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Science Forum

  1. Standard member RBHILL
    Acts 13:48
    27 Sep '11 17:52
    People have estimated the universe to be: 40 Billion light years.

    That would be about 234,788,544,000,000,000,000,000 Miles.
    Two hundred thirty-four sextillion, seven hundred eighty-eight Quintillion, five hundred forty-four Quadrillion miles from one end to the other.


    186,000 x 86,400=16,070,400,000 x 365.25 going off over earths years:
    5,869,713,600,000*40 Billion= 2 to the 23rd.
  2. 27 Sep '11 18:17
    did they now
  3. 27 Sep '11 18:40
    What people?
  4. 27 Sep '11 19:07
    Estimated?
  5. 27 Sep '11 19:09
    Originally posted by RBHILL
    That would be about 234,788,544,000,000,000,000,000 Miles.
    It'll be even bigger if you give it to us in nm! Imagine how many transistors Intel could squeeze into that? Would a human brain that size be cleverer than God?
  6. Standard member Dasa
    Dasa
    29 Sep '11 01:21
    Originally posted by RBHILL
    People have estimated the universe to be: 40 Billion light years.

    That would be about 234,788,544,000,000,000,000,000 Miles.
    Two hundred thirty-four sextillion, seven hundred eighty-eight Quintillion, five hundred forty-four Quadrillion miles from one end to the other.


    186,000 x 86,400=16,070,400,000 x 365.25 going off over earths years:
    5,869,713,600,000*40 Billion= 2 to the 23rd.
    It is impossible to measure the size of the universe unless you know where the edge of the universe stops.
  7. Standard member usmc7257
    semper fi
    29 Sep '11 23:45
    Originally posted by Dasa
    It is impossible to measure the size of the universe unless you know where the edge of the universe stops.
    Somewhere, amolv06 is eating an animal.
  8. 30 Sep '11 00:06
    Originally posted by Dasa
    It is impossible to measure the size of the universe unless you know where the edge of the universe stops.
    why does it need to have an edge?

    If it curves back on itself it would be both finite and have no edges.

    And you could ascertain its approximate size from its curvature.


    Also usually when people talk about the size of the universe, they mean visible universe.
    Which has a visible edge.
    13.something billion light years away.
  9. Standard member sonhouse
    Fast and Curious
    30 Sep '11 00:23
    Originally posted by Dasa
    It is impossible to measure the size of the universe unless you know where the edge of the universe stops.
    When you walk on Earth how can you measure it? You can walk forever and not find the edge.
  10. Subscriber karoly aczel
    Happy Chappie
    30 Sep '11 01:21
    Is a black hole not an edge of sorts, or ... (?)
  11. 30 Sep '11 05:30
    Originally posted by googlefudge
    Also usually when people talk about the size of the universe, they mean visible universe.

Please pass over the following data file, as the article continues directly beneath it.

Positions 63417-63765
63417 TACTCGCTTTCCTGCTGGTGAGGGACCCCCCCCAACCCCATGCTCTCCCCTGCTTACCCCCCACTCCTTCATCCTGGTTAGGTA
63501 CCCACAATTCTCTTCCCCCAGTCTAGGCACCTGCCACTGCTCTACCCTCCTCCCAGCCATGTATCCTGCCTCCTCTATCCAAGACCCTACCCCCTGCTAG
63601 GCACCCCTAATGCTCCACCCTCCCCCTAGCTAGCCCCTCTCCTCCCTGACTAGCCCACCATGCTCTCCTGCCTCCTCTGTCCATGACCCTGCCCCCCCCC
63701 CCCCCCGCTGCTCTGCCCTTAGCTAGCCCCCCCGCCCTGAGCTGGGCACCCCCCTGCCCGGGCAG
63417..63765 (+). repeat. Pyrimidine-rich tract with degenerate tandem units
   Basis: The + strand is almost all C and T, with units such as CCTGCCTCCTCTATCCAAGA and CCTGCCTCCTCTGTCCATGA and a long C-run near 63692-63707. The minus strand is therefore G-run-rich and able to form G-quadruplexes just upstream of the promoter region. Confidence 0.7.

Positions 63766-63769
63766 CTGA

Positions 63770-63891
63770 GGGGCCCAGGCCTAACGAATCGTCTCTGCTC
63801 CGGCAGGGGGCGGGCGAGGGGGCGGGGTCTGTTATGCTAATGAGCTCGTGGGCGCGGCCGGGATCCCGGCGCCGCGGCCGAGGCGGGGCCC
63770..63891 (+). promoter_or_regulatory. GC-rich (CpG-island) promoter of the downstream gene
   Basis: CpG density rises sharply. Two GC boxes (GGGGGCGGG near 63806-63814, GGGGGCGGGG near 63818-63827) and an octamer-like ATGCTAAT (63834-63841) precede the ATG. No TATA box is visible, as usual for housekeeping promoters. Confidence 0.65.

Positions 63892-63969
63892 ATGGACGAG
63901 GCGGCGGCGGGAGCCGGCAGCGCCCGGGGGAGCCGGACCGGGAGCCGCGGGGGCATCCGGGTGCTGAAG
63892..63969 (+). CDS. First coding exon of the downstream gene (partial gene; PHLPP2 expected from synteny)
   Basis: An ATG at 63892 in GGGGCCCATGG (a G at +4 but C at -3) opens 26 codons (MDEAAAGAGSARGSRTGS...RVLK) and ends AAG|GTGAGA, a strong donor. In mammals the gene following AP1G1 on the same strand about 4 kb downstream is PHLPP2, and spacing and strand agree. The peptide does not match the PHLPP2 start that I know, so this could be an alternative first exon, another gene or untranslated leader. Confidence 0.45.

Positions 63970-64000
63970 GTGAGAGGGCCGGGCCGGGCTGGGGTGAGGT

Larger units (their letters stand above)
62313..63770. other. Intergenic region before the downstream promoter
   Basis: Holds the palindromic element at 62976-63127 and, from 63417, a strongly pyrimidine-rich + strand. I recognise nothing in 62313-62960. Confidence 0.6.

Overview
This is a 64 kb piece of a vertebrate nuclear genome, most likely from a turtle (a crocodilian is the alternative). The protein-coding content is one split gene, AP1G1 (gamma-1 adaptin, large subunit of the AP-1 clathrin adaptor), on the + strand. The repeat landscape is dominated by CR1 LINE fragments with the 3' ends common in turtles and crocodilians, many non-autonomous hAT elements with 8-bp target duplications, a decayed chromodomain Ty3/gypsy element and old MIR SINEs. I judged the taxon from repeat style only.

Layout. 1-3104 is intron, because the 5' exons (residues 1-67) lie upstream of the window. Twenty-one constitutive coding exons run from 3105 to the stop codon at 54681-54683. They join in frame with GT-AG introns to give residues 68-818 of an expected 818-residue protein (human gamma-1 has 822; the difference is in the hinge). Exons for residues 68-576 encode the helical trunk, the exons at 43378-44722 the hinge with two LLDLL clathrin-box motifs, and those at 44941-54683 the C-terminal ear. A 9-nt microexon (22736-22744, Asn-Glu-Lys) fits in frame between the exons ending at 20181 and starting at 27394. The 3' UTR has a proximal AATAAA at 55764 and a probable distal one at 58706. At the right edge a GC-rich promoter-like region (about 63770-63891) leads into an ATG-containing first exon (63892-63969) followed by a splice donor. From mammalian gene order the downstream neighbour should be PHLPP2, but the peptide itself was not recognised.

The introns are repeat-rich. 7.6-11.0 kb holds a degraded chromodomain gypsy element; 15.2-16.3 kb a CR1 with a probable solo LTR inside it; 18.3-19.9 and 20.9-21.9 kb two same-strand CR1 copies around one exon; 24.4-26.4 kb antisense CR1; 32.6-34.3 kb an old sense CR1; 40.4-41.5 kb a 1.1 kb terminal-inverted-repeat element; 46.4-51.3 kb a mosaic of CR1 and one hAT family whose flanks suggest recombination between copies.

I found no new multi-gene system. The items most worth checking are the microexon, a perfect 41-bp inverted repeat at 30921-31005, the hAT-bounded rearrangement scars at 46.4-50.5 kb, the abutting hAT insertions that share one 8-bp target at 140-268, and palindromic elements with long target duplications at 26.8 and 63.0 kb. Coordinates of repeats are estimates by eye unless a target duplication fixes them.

I certainly would never mean that.
  12. 30 Sep '11 11:34
    Originally posted by twhitehead
    I certainly would never mean that.
    Ok in physics discussions about the size of the universe are typically about the visible universe.

    Neither statement precludes you from only talking about the size of the entire universe.
  13. 30 Sep '11 11:41
    Originally posted by googlefudge
    Ok in physics discussions about the size of the universe are typically about the visible universe.
    I don't believe that. If there are multiple 'universes' then yes, most physics discussions regarding size would focus on the current one. However, if there are parts of the universe we reside in that we cannot ever see due to expansion being faster than the speed of light then those parts would be included in the phrase 'the size of the universe' unless clearly stated otherwise.
  14. 30 Sep '11 13:09
    Originally posted by twhitehead
    I don't believe that. If there are multiple 'universes' then yes, most physics discussions regarding size would focus on the current one. However, if there are parts of the universe we reside in that we cannot ever see due to expansion being faster than the speed of light then those parts would be included in the phrase 'the size of the universe' unless clearly stated otherwise.
    I really don't care if you believe it or not.

    It is true in my experience, which as there is no polling on the matter is all anyone can go on.

    It's mainly due to saying just 'universe' instead of 'visible universe', is easier.
    And physicists tend to be as lazy as the next guy when talking about stuff.
    Given that it is usually contextually apparent in the conversation which meaning you are using.

    Of course in papers and formal discussions the qualifier would typically be included.
  15. 30 Sep '11 14:57
    Originally posted by googlefudge
    I really don't care if you believe it or not.

    It is true in my experience, which as there is no polling on the matter is all anyone can go on.
    Can you give me at least one reference?